Practitioner's Handbook On International Arbitration And Mediation- 3rd Edition - Hardcover
Practitioner's Handbook On International Arbitration And Mediation- 3rd Edition - Electronic
Sweden has often been viewed as a neutral arbitration forum for East-West
disputes. It has ratified the New York Convention on the Recognition and
Enforcement of Foreign Arbitral Awards and the Washington Convention on
the Settlement of Investment Disputes. Arbitrations in Sweden are governed
by the Swedish Arbitration Act, effective on 1 April 1999. Although the Act
does not incorporate the UNCITRAL Model Law, it is substantively similar.
Sweden allows an arbitration award rendered in its jurisdiction to be
challenged as void (in which case the award has no effect, regardless of when
it is challenged) or to be challenged as voidable on narrow grounds. Parties
without a domicile or place of business in Sweden, however, have the right to
waive the grounds for setting aside an award. Sweden’s leading arbitral
institute is the Arbitration Institute of the Stockholm Chamber of Commerce.
The typical Swedish arbitral tribunal has three arbitrators, but there is no
requirement under Swedish law or under the rules of the Stockholm
Chamber’s Arbitration Institute that they be Swedish citizens. Parties can be
represented by the person of their choice in a Swedish arbitration, and that
person need not be a lawyer. This chapter also discusses judicial involvement in
arbitration proceedings in Sweden, including the requirements for an enforceable
agreement to arbitrate, the qualifications of and right to remove arbitrators,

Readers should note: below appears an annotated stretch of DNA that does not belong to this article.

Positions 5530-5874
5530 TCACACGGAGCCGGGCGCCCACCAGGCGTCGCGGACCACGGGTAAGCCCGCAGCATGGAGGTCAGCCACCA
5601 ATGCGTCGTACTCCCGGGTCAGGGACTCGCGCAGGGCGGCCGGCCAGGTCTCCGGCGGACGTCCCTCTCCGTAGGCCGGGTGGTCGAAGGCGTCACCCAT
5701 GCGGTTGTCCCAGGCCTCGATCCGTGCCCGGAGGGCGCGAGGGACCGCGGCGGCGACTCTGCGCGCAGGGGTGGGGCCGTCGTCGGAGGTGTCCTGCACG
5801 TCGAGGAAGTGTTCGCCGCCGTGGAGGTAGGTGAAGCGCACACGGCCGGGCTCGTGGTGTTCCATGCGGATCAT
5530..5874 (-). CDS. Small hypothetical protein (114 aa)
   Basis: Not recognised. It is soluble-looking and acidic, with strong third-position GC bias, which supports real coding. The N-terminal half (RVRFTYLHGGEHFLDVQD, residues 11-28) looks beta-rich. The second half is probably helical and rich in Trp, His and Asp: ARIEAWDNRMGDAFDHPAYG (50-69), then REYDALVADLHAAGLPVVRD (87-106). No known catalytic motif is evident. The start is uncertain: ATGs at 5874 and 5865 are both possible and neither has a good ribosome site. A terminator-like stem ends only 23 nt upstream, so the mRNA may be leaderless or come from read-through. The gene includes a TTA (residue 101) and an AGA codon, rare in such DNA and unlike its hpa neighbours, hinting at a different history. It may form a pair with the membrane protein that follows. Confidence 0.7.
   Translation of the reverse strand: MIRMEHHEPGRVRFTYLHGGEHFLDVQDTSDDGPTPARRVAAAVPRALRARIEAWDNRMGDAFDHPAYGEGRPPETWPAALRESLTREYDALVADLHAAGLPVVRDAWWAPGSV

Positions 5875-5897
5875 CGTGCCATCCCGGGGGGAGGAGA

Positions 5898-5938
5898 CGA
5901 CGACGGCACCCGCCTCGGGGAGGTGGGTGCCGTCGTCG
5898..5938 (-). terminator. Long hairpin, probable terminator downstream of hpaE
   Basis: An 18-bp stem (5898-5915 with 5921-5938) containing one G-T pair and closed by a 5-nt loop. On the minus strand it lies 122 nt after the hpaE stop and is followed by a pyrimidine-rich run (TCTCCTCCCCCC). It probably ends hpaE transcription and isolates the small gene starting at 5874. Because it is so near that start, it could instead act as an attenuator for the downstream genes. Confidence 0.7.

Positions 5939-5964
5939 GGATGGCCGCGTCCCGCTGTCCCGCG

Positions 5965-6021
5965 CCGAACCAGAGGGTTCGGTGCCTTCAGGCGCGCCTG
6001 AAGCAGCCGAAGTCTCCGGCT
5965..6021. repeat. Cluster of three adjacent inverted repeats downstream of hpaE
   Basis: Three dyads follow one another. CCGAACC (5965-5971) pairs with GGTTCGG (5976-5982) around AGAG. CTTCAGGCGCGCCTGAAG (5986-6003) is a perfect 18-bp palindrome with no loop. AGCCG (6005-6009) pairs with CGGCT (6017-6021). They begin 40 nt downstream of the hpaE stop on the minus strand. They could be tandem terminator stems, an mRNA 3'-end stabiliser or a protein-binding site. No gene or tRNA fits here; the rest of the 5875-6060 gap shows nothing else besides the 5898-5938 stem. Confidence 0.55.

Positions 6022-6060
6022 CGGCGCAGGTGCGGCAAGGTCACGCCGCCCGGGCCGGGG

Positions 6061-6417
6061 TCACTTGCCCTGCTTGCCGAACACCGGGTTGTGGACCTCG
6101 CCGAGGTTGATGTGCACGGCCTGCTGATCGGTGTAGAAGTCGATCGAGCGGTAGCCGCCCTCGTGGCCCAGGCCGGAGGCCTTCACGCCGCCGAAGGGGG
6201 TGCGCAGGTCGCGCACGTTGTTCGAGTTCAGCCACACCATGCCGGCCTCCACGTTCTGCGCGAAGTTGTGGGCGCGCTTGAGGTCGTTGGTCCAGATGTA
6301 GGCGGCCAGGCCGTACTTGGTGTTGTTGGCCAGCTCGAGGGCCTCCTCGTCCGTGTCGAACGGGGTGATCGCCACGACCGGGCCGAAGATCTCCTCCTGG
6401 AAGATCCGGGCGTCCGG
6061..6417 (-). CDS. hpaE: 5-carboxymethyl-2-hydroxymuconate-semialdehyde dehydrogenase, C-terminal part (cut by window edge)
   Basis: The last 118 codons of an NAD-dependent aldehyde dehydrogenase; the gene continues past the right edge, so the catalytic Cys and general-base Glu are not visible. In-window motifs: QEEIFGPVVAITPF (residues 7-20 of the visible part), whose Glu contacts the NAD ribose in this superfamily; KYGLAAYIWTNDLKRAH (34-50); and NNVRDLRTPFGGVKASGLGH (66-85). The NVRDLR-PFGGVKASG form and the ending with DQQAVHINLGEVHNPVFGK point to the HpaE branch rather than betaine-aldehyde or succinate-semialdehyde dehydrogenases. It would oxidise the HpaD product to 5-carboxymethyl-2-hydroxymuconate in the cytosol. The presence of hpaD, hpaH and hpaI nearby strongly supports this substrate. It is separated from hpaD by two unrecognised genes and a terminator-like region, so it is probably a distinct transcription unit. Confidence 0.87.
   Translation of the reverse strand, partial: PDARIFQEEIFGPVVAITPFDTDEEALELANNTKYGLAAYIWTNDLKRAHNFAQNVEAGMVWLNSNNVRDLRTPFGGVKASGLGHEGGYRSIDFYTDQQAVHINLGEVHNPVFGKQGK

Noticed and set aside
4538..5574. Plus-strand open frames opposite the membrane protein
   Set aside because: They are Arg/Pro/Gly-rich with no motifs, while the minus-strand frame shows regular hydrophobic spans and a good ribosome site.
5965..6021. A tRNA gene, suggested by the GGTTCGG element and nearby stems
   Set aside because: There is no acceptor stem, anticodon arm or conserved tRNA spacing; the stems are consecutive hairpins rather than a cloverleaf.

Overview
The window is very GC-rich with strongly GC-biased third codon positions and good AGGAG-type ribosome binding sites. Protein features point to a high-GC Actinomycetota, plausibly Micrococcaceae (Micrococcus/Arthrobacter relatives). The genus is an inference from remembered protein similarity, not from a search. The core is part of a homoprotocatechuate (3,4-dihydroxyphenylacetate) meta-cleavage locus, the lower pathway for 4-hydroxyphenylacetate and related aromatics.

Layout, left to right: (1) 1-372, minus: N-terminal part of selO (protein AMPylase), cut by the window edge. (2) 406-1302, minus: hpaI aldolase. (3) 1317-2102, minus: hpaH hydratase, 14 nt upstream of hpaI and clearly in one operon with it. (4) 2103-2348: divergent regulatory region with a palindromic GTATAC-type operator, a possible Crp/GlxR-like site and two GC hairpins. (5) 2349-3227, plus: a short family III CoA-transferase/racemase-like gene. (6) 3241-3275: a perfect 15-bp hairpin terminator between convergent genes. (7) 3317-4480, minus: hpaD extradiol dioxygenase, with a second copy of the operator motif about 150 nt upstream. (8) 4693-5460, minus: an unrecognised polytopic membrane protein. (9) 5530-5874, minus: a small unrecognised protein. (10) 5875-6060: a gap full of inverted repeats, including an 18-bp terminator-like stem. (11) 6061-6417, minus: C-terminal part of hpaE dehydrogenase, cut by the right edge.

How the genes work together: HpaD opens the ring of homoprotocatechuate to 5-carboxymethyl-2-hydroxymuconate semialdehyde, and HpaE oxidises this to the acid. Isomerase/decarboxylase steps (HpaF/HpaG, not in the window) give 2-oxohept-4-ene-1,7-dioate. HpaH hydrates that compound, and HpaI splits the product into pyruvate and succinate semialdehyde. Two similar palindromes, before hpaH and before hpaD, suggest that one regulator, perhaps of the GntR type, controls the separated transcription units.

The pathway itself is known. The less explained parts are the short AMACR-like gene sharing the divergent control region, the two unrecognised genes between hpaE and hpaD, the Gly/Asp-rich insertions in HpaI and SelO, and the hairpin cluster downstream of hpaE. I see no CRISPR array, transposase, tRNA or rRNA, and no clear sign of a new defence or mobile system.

enforcement of foreign arbitral awards in Sweden, the governing law in an
arbitration in Sweden, and practical considerations for conducting a hearing.
§ 8.01 Introduction
In Sweden commercial disputes are settled by arbitration to an extent
that surpasses that of many other countries. Sweden has a long history of
recognizing arbitration as a means of solving disputes.
It is possible to conduct arbitration in Sweden without the use of
institutional rules. In such arbitration proceedings, often referred to as ad
hoc arbitration, the provisions of the Arbitration Act of 1999 (Lag
1999:116 om skiljeförfarande) (the “SAA”) will apply.
However, institutional arbitration, that is, an arbitration conducted in
accordance with the rules of a specified institution, sometimes offers
advantages: the institution often assists in the selection of arbitrators and
normally continues to keep an eye on the proceedings. And the rules of
such institutions are generally designed to avoid or solve those
difficulties which occur most frequently in ad hoc arbitrations.
The leading institution in Sweden is the Arbitration Institute of the
Stockholm Chamber of Commerce (“the SCC Institute”). It is the centre
for institutional arbitrations in Sweden. For a number of years, the SCC
Institute has been in a unique position with respect to trade disputes
between Western businesses and entities of Eastern Europe. Arbitrations
under the auspices of the SCC Institute cover many areas of international
arbitration, such as sales contracts, construction projects, license